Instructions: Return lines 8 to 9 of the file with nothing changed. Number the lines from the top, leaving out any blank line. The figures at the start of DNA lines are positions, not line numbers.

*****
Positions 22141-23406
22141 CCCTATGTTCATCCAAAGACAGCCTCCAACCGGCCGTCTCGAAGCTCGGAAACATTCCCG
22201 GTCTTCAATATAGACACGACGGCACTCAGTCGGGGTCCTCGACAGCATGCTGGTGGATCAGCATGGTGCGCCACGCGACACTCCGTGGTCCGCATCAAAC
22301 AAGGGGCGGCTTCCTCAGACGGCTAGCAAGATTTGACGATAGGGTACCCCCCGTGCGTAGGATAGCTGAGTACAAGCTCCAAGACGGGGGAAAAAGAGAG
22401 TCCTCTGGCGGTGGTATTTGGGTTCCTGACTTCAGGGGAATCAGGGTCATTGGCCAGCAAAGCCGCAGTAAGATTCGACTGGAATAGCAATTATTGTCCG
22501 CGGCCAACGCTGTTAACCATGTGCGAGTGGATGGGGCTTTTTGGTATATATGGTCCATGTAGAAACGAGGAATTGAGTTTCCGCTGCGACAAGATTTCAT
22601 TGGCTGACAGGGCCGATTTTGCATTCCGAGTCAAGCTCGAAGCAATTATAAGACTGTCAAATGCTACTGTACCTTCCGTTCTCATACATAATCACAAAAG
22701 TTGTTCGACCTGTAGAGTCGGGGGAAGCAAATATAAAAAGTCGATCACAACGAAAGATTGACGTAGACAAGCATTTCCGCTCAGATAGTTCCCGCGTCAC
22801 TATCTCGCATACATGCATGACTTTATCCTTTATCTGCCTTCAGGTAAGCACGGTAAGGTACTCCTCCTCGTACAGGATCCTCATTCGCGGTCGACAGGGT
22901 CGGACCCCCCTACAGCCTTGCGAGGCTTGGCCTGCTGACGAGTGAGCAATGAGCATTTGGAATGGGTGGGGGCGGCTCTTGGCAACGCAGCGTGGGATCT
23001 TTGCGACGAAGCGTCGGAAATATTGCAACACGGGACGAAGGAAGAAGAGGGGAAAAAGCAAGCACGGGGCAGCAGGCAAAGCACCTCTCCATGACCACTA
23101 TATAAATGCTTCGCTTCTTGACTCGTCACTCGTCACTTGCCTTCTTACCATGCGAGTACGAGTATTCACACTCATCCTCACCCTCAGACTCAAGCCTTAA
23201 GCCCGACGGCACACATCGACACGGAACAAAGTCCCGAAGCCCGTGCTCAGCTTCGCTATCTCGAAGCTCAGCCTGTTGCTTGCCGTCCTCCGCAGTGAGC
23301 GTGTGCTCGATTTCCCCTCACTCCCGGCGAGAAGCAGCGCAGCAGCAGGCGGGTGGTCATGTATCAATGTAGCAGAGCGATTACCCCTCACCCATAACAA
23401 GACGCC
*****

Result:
22701 TTGTTCGACCTGTAGAGTCGGGGGAAGCAAATATAAAAAGTCGATCACAACGAAAGATTGACGTAGACAAGCATTTCCGCTCAGATAGTTCCCGCGTCAC
22801 TATCTCGCATACATGCATGACTTTATCCTTTATCTGCCTTCAGGTAAGCACGGTAAGGTACTCCTCCTCGTACAGGATCCTCATTCGCGGTCGACAGGGT